At Nautilus, evolutionary biologist Tam Hunt asks us to consider the “General Resonance Theory of Consciousness,” which he has been developing with psychologist Jonathan Schooler — “a framework with a panpsychist foundation. It may, he thinks, “at least in theory, provide more complete answers to the full array of questions the hard problem of consciousness poses.”

Tam Hunt

Hunt’s quite clear about the panpsychism (the view that everything in the universe participates in consciousness):

Since I came up in philosophy, rather than neuroscience or psychology, for me the easy part was deciding the philosophical orientation. Schooler and I duked it out over whether we should adopt a materialist, idealist, panpsychist, or some other position on our way to a complete answer. I am, as I’ve written in Nautilus before, a card-carrying panpsychist, inspired by Alfred North Whitehead, David Ray Griffin, David Skrbina, William Seager, and Chalmers. Panpsychism suggests that all matter has some associated mind/consciousness and vice versa. Where there is mind there is matter, where there is matter there is mind. They go together like inside and outside.

Tam Hunt, “The Hard Problem of Consciousness Has an Easy Part We Can Solve” at Nautilus (September 8, 2021)

Before we get to the Hunt–Schooler theory itself, first, let’s begin by noting a remarkable fact: Panpsychism seems to have triumphed in the area of theories of consciousness. Christof Koch’s well-regarded theory of consciousness is also panpsychist. And no one blinks.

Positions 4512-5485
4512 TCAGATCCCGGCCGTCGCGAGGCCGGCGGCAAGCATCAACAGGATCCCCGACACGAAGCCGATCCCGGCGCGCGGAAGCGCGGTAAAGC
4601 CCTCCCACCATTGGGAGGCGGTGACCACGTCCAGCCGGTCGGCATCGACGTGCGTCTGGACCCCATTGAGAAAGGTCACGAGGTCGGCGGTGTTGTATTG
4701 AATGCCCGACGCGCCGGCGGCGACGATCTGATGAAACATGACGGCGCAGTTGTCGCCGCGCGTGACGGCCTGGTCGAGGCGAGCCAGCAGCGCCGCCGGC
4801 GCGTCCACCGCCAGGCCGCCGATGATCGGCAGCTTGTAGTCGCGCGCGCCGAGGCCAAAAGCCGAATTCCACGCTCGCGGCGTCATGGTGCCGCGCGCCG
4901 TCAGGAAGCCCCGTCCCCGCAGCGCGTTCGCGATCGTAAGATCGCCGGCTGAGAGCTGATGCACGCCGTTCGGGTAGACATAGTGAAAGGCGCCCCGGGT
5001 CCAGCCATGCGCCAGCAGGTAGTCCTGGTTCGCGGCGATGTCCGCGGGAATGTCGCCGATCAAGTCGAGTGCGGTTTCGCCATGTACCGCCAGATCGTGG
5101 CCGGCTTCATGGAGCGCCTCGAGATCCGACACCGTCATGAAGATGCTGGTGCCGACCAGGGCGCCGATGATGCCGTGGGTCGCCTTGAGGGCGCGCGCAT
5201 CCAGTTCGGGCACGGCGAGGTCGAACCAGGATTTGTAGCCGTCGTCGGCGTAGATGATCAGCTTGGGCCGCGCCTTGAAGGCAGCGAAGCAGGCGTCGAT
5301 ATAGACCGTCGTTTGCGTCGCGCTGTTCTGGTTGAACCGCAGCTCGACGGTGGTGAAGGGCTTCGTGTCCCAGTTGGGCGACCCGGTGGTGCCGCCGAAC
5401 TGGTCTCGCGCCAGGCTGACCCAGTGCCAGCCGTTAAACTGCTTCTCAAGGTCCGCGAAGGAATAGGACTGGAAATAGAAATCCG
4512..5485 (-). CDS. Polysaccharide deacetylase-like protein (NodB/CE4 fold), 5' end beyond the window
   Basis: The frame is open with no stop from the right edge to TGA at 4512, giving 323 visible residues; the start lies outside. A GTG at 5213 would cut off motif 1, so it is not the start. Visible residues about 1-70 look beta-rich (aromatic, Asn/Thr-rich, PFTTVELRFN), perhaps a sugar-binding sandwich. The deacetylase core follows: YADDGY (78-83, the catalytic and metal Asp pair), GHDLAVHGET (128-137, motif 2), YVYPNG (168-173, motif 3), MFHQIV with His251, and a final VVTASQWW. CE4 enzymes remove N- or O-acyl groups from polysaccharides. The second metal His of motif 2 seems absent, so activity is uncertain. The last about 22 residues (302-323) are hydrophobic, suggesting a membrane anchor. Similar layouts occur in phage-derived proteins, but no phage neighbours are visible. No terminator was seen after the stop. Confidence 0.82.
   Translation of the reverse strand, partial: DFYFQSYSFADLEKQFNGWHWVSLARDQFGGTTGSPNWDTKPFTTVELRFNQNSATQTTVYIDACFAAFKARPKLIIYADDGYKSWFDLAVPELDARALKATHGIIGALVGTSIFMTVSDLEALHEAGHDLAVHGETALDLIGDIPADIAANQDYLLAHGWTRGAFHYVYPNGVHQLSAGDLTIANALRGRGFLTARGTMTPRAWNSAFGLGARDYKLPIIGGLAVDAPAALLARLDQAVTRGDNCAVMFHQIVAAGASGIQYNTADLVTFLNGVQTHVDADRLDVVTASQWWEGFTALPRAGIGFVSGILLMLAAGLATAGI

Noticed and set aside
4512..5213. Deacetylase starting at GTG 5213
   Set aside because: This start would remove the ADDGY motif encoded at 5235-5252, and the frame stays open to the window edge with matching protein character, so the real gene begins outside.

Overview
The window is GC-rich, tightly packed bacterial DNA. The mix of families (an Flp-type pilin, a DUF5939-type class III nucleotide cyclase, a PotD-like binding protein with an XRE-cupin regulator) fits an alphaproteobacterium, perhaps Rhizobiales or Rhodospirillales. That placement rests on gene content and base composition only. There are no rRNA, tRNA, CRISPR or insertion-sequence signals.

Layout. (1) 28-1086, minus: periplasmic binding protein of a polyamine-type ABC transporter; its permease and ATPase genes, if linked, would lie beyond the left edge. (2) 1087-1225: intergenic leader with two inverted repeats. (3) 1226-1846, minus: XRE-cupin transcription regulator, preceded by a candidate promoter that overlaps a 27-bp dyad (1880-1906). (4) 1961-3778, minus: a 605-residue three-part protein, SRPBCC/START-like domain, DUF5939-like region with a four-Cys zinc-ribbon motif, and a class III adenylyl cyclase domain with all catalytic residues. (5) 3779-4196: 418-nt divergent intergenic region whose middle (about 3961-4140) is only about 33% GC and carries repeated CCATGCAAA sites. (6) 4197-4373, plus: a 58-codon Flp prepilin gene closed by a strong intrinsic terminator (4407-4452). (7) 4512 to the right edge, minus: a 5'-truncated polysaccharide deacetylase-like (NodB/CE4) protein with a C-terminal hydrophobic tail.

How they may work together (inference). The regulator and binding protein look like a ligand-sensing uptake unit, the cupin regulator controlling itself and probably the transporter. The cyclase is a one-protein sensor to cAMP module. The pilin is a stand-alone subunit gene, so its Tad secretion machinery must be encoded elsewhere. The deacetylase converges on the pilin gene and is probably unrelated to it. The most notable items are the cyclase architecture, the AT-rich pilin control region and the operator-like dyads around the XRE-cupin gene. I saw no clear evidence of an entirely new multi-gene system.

Are there serious materialist theories of consciousness even out there any more? There are. But it is unclear how many of them are taken seriously (except, possibly, in pop science mags)

One of the best known materialist theorists is Tufts University prof Daniel Dennett, who says things like “What we think of as our consciousness is actually our brains pulling a number of tricks to conjure up the world as we experience it. But in reality, it’s all smoke, mirrors, and rapidly firing neurons…”

In response to this kind of thing, philosopher Howard Robinson of Central European University noted in From the Knowledge Argument to Mental Substance: Resurrecting the Mind, Dennett’s general method . . . is what might be called the “Jericho method”: he believes that if he marches around a philosophical problem often enough, proclaiming what are, plausibly, relevant scientific truths, the…

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